SALEM - A South Dakota resident well-versed in sub-zero temperatures and snow saw something here that he had not seen up north - a weather phenomenon known as a snow roller.
Picture a roll of toilet paper sitting upon the snow, only in this case, it's actually made of snow and just forms on its own, with a little help from a big wind.
Bryan Tierney and his wife Becky and their family are visiting family in the Salem area and spotted the snow rollers outside a few miles south of Salem Monday afternoon. He snapped some photographs and shared them so others could see the rare chunks of snow with the little holes in the middle.
South Dakota resident Bryan Tierney sent this photo of a snow roller he saw a few miles south of Salem Monday afternoon while visiting relatives in the area. Described by the National Weather Service as a rarity, snow rollers are formed when strong winds push the snow along the ground, causing it to form a rolled tube or log. Tierney said the snow rollers he saw measured 6 to 8 inches in diameter. (Photo courtesy of Bryan Tierney)
The snow rollers measured 6 to 8 inches in diameter.
According to the National Weather Service Forecast Office website at www.erh.noaa.gov, "snow rollers are a rare meteorological phenomenon, in which strong winds blow chunks of snow or ice along the ground, causing them to accumulate snowpack as they roll (much like building a snowman)."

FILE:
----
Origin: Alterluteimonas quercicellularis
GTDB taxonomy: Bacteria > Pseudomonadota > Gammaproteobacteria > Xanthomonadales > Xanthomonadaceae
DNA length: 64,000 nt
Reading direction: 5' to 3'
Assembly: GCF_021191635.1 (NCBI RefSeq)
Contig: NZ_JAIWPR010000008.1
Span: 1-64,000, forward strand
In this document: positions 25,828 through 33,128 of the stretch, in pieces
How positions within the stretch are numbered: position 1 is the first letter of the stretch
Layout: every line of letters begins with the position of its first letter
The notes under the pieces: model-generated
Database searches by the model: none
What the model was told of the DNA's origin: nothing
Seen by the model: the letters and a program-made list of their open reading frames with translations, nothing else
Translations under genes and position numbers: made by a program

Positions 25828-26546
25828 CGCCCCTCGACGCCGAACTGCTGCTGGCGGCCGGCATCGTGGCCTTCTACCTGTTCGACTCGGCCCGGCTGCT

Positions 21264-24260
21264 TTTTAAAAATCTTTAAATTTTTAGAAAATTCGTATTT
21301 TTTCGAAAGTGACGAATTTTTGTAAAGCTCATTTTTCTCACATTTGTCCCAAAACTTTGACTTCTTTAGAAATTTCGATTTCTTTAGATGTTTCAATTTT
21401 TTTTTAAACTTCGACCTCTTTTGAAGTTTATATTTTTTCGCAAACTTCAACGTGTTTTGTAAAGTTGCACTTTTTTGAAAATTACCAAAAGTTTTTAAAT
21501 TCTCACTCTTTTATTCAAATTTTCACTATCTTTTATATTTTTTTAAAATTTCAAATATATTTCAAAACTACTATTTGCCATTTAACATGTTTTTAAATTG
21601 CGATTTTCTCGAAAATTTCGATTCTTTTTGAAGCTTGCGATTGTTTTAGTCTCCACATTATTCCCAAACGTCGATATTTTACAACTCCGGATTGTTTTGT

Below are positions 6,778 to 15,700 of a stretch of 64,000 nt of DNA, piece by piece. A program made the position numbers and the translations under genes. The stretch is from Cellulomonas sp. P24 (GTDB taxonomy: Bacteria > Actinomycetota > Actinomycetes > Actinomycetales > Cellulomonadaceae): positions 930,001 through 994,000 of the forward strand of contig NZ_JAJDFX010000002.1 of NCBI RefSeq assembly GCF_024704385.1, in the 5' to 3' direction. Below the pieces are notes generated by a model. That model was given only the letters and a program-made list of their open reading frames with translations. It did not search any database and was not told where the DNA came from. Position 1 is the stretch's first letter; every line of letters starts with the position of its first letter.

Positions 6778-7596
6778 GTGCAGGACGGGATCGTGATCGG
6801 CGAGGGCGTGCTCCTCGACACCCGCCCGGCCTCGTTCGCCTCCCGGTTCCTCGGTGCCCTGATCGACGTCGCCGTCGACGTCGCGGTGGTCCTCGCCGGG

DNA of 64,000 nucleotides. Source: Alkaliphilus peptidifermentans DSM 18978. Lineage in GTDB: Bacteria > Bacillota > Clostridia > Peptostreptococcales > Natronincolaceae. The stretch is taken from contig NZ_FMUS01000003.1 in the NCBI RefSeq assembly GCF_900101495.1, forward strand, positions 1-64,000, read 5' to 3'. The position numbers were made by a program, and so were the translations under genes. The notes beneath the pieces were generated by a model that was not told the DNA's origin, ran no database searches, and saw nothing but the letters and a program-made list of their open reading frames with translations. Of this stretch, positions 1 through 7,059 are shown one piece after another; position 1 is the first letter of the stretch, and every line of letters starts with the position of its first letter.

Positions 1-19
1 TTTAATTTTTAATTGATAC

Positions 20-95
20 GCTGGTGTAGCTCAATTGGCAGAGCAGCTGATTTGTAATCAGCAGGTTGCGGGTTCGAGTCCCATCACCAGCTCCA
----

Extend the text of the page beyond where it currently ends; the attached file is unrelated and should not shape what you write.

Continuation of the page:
The website said several criteria must be met for snow rollers to occur: the ground must be covered by ice or crusty snow so fresh snow won't stick; there must be about an inch or more of loose, wet snow on top of the icy surface; and strong winds are needed to roll chunks of snow along the ground.
"Snow rollers range in size from a couple of inches in diameter, to as big as a 30-gallon drum. Many times snow rollers may be hollow in the middle, since the snow in the center is loose and gets blown out of the roll," the website said.
Tierney resides in South Shore, S.D., about 50 miles west of the Minnesota border and 110 miles north of Sioux Falls, the largest city in the state. Today in South Dakota he said the temperature was 15 below zero and 35 below zero with the wind chill.
"We're more used to the wind chill," he said.
"This actually isn't too bad for us. We were surprised to hear Salem and all the schools had cancelled," Tierney said, explaining that for them to cancel school where he lives, "The visibility has to be really down."
All local schools and even area colleges shut down for today due to the chilly temps.
City Service/Safety Director Ken Kenst said the city received about 40 tons of salt on Friday, but the street department remains in conservation mode because that's not enough to salt everything. With the low temperatures, he said the salt doesn't work well anyway.
Residents still need to be careful, he said. There's no parking ban in effect, but he said over the weekend when a lot of the snow fell, people had voluntarily moved their vehicles off the street anyway, which helped out the street department for snow removal.